Take the 2-minute tour ×
Stack Overflow is a question and answer site for professional and enthusiast programmers. It's 100% free, no registration required.

I've just began reading information about multicast transfers using boost::asio and I'm somewhat puzzled by the following:

Why do we need a "listening address" in the following boost::asio example? What's the point of that? Why would one choose anything different than localhost?


share|improve this question

2 Answers 2

up vote 9 down vote accepted

Specifying the listening IP address is necessary when you have more than one network interface card (each NIC is bound to a different IP address).

share|improve this answer

In your apartment...

When you're working at home on your laptop, you probably don't care. The primary goal is usually to connect anything to everything it wants to within your machine, in which case localhost is just fine.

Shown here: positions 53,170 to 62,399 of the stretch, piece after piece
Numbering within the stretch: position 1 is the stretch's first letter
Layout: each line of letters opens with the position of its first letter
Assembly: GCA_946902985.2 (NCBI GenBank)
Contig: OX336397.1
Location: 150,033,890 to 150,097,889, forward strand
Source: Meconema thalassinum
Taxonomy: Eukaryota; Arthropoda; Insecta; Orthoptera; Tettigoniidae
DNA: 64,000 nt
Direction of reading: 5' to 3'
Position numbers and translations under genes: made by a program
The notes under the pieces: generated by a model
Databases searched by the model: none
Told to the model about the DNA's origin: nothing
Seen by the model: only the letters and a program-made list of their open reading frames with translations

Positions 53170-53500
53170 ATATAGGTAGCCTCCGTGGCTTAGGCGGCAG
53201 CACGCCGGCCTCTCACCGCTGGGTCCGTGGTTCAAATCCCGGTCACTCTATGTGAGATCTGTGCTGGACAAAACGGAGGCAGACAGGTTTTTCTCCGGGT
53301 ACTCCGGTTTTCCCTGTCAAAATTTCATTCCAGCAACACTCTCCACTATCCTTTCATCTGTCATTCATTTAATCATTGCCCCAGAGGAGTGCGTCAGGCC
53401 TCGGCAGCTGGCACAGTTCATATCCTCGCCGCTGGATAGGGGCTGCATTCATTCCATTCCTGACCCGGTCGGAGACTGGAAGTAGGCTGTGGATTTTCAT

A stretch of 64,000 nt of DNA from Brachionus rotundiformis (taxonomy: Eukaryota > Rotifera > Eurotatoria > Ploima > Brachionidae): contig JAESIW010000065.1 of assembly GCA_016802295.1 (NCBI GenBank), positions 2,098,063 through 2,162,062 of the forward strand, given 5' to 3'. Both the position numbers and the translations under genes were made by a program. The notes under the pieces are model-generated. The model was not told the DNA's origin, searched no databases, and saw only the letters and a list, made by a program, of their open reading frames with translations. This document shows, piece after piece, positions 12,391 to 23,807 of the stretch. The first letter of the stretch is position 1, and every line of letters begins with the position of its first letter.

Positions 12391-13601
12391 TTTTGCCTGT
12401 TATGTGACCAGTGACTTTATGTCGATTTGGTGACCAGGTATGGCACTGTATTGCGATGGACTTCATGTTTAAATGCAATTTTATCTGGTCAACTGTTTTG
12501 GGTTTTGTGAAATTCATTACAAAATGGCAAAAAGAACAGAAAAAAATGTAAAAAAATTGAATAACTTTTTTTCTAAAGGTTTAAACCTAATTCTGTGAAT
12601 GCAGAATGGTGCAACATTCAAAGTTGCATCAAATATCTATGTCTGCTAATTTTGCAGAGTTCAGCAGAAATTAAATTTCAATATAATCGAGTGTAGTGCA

... but servers do care!

High-end servers, on the other hand, usually have more than one network card. Even better, high-performance network cards often have more than one physical plug, and both of them may be active with different DHCP leases.

Servers will also often be part of public and private networks, which may or may not include a VPN which has its own subnet and accessibility parameters. Sysadmins think about these addresses a lot, and they care deeply about which particular address each service is available. Is it a private service? Is there an untrusted subnet that shouldn't be making these requests?

These questions span both security and system organization concerns. It's not specific to multicast: the UNIX bind system call also takes a specific address for all of the above reasons.

share|improve this answer

Your Answer


By posting your answer, you agree to the privacy policy and terms of service.

Not the answer you're looking for? Browse other questions tagged or ask your own question.